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Keywords are fundamental to your website’s copy. They are the terms that people use to find your website, so you need to make sure that these words and variations of these words feature within the content on relevant pages of your site, otherwise you won’t get the targeted traffic that you’re after.
Whilst it’s all well and good simply saying that you need to include keywords in your copy, the problem is where to start, and how to implement them without affecting the quality of your on-page content. Well this is where you need to be clever and original, and at the risk of sounding self promoting, this is where utilising the skills of a talented copywriter will pay dividends.
First thing’s first, define your keywords. A good place to start is the Google keyword tool in AdWords; however it should be noted that this specific platform isn’t the most accurate, although it should provide a decent guideline. Whilst it can give you a great idea of where to start, there are better programmes out there that search specialists swear by. For example the Koozai team here use Keyword Eye, Wordtracker or Wordstream, each with their own advantages and standout features. For more information on Keyword Eye, @Koozai_Mike has written an excellent review.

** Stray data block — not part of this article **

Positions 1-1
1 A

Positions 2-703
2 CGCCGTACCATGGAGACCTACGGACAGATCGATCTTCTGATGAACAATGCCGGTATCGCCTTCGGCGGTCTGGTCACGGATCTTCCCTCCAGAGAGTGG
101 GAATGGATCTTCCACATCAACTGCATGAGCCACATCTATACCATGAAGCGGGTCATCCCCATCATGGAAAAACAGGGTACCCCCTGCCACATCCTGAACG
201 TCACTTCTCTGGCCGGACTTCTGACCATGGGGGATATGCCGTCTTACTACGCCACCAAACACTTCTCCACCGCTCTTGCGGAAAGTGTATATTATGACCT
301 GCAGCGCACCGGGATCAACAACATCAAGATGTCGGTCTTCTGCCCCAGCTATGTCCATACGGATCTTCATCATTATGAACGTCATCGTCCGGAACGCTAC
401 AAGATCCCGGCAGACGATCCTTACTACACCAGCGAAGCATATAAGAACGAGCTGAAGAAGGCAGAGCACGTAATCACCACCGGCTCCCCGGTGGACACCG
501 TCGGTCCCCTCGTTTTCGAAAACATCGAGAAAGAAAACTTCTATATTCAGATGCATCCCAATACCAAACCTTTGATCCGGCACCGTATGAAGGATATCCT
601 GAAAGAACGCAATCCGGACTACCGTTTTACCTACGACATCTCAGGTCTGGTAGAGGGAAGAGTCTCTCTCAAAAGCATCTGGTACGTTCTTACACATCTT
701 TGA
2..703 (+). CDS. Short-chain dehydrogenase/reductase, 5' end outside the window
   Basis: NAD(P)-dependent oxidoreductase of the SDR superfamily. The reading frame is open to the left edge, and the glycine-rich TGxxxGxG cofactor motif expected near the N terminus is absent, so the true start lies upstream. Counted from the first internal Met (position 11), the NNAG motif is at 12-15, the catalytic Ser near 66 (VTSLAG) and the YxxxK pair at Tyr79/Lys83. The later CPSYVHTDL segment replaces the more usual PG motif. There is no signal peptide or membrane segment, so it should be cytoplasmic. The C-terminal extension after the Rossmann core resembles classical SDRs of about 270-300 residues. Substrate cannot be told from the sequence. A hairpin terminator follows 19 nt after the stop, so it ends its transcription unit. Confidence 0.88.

The keywords that you want to find are those that relate to your industry, your business and the specific products and services that you sell. The most searched for keywords are usually the most competitive, so the Holy Grail is to find high ranking keywords that don’t have a great deal of competition. You’ll also be able to see what existing keywords are driving traffic to your site using Google Analytics, you may be surprised to find what the most popular ones are as they can be either slightly different or completely different to what you first thought. Therefore it pays to do your research.
Using these tools will give you a better idea of the keywords or keyphrases that people are using. I say keyphrases because people will often use variations of keywords, or even use what’s known as long tail keywords.
Types of Keywords to use
There are a variety of keywords that you can use, however the more specific the better, especially for pages deep within your site, e.g. a specific product or service that you offer.
This process of finding variants around your root keyword is called keywords stemming, and is a very useful way to create lots of variations that can be included into your web content.
Where to use your keywords
Once you’ve established the keywords to use for each specific page, you now need to implement these within your website copy. As a general rule, for the Home page and all top level pages you need to aim for shorter keywords and keyphrases, these would be your root keywords, plus qualifiers and modifiers. As you get to deeper pages, so that’s specific products or services, then you’ll want to use more long tail keywords which are really specific to what people would be searching for, e.g. Small red Gap T-shirt.